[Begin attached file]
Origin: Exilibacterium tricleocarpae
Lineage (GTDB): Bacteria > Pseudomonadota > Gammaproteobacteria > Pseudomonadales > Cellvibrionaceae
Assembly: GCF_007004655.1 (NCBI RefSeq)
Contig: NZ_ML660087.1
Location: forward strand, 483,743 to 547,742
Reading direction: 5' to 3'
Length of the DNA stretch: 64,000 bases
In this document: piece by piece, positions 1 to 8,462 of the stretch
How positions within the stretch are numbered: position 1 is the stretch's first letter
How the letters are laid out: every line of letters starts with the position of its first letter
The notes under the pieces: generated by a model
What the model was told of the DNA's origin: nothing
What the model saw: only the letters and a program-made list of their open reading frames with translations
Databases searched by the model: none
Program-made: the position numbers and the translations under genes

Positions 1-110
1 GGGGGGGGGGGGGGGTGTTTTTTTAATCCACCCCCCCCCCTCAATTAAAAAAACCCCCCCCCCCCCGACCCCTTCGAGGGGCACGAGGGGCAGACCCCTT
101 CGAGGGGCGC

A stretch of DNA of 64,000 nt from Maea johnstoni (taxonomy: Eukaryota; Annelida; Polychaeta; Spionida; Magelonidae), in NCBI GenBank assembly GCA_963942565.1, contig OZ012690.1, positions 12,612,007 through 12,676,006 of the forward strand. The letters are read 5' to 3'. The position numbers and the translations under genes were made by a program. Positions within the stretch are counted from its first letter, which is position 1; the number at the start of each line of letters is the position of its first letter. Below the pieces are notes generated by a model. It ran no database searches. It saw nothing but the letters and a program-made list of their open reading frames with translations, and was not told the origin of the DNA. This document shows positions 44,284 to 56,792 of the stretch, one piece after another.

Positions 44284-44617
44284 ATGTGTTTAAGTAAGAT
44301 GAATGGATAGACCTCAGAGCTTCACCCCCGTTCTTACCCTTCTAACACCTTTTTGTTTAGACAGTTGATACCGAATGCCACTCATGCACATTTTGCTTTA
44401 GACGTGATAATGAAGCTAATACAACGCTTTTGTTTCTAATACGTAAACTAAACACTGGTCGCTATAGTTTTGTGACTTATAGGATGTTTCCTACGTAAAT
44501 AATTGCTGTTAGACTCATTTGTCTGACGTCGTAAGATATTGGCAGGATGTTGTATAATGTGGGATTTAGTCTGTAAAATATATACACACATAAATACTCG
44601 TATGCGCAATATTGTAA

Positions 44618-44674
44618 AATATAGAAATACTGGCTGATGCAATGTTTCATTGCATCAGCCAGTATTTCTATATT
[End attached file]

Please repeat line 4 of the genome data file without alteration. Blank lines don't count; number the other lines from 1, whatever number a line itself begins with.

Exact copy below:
Contig: NZ_ML660087.1